Rabies Vaccination Campaign


1 September 2011 – 31 October 2011

 Veterinarians making a difference.

 Since January 2011 there have been 11 confirmed cases of Rabies in the greater Johannesburg area. Eight of the dogs have been kept as pets and two were stray dogs that were removed by the authorities. 

 The most effective form  of rabies prevention is to vaccinate animals against the disease. According to law all dogs and cats have to be vaccinated against Rabies. The Gauteng Department of Agriculture and Rural Development (GDARD) and the SAVA have joined forces to tackle this problem. 

 From 1 September – 31 October 2011 certain private veterinary practices in Gauteng have agreed to privide FREE RABIES vaccinations to all dogs and cats older than three months and those that have not had a rabies vaccination within the last three years. 

 The campaign will offer FREE RABIES VACCINATION only. Should the vaccination turn into a consultation with other issues being discussed pertaining to your pet, it is at the vet’s discretion to charge a consultation fee. 

 For a list of all participating vets, please click here.



What you should know about vaccination 
Vaccinations protect your pet from several highly contagious diseases such as canine distemper, parvovirus infection and respiratory tract infections. It also protects against transmissible diseases such as rabies that also pose a risk to humans. Vaccination will not cure a pet that is already sick. Only healthy pets should be vaccinated. A veterinarian or a veterinary nurse administers vaccines.  

Are there any risks?
The majority of pets experience no adverse effects following vaccination. A small number of animals may become feverish and have a reduced appetite. These reactions are mild and of short duration. In extremely rare cases, an animal may experience a severe, life-threatening allergic reaction. Such an animal can be treated successfully if attended to immediately. The possibility of such an event occurring does not justify considering not to vaccinate your pets, however, as that will leave them susceptible to a range of life-threatening infectious diseases.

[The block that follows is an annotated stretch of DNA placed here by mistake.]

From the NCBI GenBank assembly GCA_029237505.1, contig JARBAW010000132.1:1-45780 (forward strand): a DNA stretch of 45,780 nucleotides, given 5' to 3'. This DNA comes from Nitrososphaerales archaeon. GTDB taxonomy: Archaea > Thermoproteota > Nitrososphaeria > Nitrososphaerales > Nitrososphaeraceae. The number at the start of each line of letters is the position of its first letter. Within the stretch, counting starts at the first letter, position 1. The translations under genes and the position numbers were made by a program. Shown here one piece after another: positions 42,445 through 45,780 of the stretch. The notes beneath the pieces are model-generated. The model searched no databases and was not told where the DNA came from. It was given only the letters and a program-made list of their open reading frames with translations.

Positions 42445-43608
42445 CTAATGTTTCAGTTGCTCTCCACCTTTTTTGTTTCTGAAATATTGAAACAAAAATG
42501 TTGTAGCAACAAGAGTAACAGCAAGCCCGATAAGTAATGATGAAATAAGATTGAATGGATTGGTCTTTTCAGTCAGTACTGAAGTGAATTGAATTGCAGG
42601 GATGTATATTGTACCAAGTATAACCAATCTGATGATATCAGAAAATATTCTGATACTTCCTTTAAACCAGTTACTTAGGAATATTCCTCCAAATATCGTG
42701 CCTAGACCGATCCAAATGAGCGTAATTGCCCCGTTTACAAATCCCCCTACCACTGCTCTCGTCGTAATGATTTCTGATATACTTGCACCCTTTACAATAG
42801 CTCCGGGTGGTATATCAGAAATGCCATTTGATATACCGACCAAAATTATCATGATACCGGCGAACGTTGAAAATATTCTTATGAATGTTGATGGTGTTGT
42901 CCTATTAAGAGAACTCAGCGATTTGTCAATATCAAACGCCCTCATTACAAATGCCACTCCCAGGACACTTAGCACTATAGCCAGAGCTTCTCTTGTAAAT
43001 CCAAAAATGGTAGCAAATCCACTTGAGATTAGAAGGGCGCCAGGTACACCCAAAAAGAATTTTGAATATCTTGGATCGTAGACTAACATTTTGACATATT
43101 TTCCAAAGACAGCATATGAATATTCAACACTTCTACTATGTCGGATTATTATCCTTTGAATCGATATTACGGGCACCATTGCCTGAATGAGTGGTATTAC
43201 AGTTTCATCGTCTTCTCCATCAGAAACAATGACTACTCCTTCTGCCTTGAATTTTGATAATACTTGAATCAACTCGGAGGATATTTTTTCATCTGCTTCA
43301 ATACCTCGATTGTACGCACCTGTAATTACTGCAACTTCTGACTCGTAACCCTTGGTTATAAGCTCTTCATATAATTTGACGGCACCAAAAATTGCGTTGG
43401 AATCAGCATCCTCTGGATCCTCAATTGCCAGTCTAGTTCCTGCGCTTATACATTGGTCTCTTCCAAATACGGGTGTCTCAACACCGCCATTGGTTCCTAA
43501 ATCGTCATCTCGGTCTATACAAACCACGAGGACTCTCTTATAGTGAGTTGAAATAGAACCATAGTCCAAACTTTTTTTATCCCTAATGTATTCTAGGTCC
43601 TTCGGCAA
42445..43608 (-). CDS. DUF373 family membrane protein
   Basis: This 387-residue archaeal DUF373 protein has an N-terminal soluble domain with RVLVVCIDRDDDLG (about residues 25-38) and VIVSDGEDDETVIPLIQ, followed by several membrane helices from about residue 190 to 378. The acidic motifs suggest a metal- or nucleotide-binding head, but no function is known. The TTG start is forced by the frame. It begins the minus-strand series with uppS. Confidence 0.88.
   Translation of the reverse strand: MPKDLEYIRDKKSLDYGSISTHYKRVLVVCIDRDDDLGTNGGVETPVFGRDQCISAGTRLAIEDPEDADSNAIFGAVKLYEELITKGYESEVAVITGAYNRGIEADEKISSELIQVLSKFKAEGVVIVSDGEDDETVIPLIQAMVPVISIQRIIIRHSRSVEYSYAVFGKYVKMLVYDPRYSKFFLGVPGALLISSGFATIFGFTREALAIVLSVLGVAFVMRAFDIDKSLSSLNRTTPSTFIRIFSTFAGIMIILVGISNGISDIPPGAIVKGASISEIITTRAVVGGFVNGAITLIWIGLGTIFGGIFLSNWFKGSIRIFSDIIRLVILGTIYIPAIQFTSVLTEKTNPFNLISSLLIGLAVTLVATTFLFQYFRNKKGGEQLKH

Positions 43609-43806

Against what diseases should I have my pet vaccinated?
Vaccines used for the protection of pets are currently divided into core vaccines and non-core vaccines. The former are vaccines that should be given to all pets in all regions because they protect against diseases that are widespread and have serious effects. Non-core vaccines are only given strategically when a particular disease is prevalent in an area or when circumstances predispose to the appearance of the disease. Non-core vaccines are only administered after discussion with your veterinarian to evaluate the risks.


Core vaccines for dogs 

Canine distemper

Canine adenovirus infections

Canine parvovirus infection



Non-core vaccines for DOGS                                       
Kennel cough
Canine coronavirus
Canine herpesvirus


Core vaccines for CATS

Feline panleukopenia

Feline herpesvirus infection

Feline calicivirus infection



None-core vaccines for cats

Feline leukaemia
Feline immunodeficiency virus


Basic vaccination programme for dogs

u  First vaccination at 8–9 weeks

u  Second vaccination at 11–12 weeks; includes the first rabies vaccination

u  Re-vaccinate at 14–16 weeks; includes the second rabies vaccination

u  Re-vaccinate at one year of age

u  Re-vaccinate every 3 years, including rabies   

Basic vaccination programme for cats

u  First vaccination at 8 weeks of age

u  Re-vaccinate at 12 weeks of age; includes rabies vaccination

u  Re-vaccinate at 16 weeks in environments with high infection pressure or in breeding catteries. If not applicable, only give the second rabies vaccination

u  Re-vaccinate at one year of age

u  Repeat every three years, including rabies 

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